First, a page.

Rural productivity plan
On 20 August 2015, the government published its first Rural Productivity Plan.
The plan points out that rural local authority areas in England contribute around 16% of England’s Gross Value Added (GVA) and that unlike many other OECD countries, the UK has been experiencing a trend of net internal migration from urban to rural areas. However, in 2013, productivity in rural areas was around 17% below the level of productivity for urban areas.
The 10-point Rural Productivity Plan set out by Chancellor, George Osborne, and Environment Secretary, Elizabeth Truss is intended to boost the rural economy by investing in education and skills, increasing wages, improving infrastructure and connectivity, and simplifying planning laws.
This includes a measure to allow starter homes to be built on rural exception sites. Starter homes are built on brownfield land and are intended for first-time buyers under 40 in England at 20% discount. The homes cannot be re-sold at market value for five years. Rural exception sites are small sites that would not normally be used for housing, but can be used for affordable housing in perpetuity. The government suggested that allowing starter homes to be built on rural exception sites would allow local areas to allocate more sites for starter homes specifically for people who already live in the area, or have an existing family or employment connection to the area.
Communities Secretary Greg Clark said, “We’re determined to ensure anyone who works hard and aspires to own their own home has the opportunity to do so – whether they live in cities, towns or rural communities. But all too often young people find themselves exiled from the place they grew up as they are forced to move away to find a home of their own. That’s why we’re putting power directly in the hands of rural councils to give the go-ahead for new Starter Homes in their area so local young first-time buyers can continue to be a vital part of their communities.”
RIBA President Stephen Hodder said: ‘Local authorities must be empowered to be able to deliver well planned and well-connected communities on brownfield land that is fit-for-purpose for those who need them. However it is vital that, in the drive to counter the housing crisis that has gripped Britain, that local expertise, high quality design and sustainable planning are at the heart of every conversation.’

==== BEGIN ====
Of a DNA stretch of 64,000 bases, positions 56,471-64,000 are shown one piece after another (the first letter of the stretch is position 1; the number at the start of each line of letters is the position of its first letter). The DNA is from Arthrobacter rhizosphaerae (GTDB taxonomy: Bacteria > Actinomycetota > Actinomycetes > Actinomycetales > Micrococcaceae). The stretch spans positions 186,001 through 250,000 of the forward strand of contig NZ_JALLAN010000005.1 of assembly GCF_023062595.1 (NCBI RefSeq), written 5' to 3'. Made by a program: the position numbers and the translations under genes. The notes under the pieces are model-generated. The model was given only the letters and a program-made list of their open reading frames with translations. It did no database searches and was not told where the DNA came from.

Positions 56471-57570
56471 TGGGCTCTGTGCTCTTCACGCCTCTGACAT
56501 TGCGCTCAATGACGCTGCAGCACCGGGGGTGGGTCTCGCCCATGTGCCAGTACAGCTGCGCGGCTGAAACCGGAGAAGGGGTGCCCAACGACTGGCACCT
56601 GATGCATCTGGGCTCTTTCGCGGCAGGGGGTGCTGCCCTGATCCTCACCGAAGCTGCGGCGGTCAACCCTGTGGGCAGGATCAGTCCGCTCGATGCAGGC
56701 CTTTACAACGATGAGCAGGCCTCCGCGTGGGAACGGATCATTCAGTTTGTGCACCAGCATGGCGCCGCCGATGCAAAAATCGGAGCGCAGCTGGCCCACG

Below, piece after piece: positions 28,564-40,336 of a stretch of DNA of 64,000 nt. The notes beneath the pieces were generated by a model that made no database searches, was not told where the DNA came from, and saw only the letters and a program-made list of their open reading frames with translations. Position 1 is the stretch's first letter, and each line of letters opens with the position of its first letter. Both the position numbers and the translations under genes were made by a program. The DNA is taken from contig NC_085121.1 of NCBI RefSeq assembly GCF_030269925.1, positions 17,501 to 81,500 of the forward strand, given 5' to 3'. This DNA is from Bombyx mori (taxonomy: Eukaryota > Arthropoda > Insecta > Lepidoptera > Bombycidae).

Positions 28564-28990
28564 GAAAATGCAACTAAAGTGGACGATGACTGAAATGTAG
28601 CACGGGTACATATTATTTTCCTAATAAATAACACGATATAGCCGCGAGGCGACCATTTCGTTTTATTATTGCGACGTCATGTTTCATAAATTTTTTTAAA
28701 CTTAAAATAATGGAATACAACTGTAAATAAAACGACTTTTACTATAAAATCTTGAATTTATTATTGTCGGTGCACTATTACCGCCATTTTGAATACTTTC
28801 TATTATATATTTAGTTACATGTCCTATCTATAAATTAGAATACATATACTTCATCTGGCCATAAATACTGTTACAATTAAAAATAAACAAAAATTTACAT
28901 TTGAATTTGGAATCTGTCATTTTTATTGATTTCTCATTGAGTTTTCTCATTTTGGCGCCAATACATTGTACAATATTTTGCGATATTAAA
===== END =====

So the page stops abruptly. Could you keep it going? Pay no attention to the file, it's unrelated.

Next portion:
However, concern was expressed that the introduction of this measure might simply reduce the amount of affordable housing available.
Other measures in the plan include:
- Working with private sector providers to assess alternative solutions to deliver broadband further into rural areas and setting a new ambition to provide high speed broadband to businesses in all enterprise zones in rural areas.
- Improving rural transport connections by feeding the views of rural stakeholders into the second Road Investment Strategy for 2020 to 2025.
- Ensuring fairer funding for rural schools and working with schools and colleges that are underperforming to ensure, where appropriate, they are entering into collaborative arrangements and formal partnerships to raise standards.
- Encouraging rural local authorities and providers to make innovative early expressions of interest to deliver 30 hours of free childcare to working parents.
- Considering proposals for increased devolution of powers and greater freedoms to maximise economic growth in areas across the country that put in place strong and accountable local governance.
- Providing improved transport connections for businesses and passengers in local areas with fifteen new routes on the Regional Air Connectivity funding shortlist.
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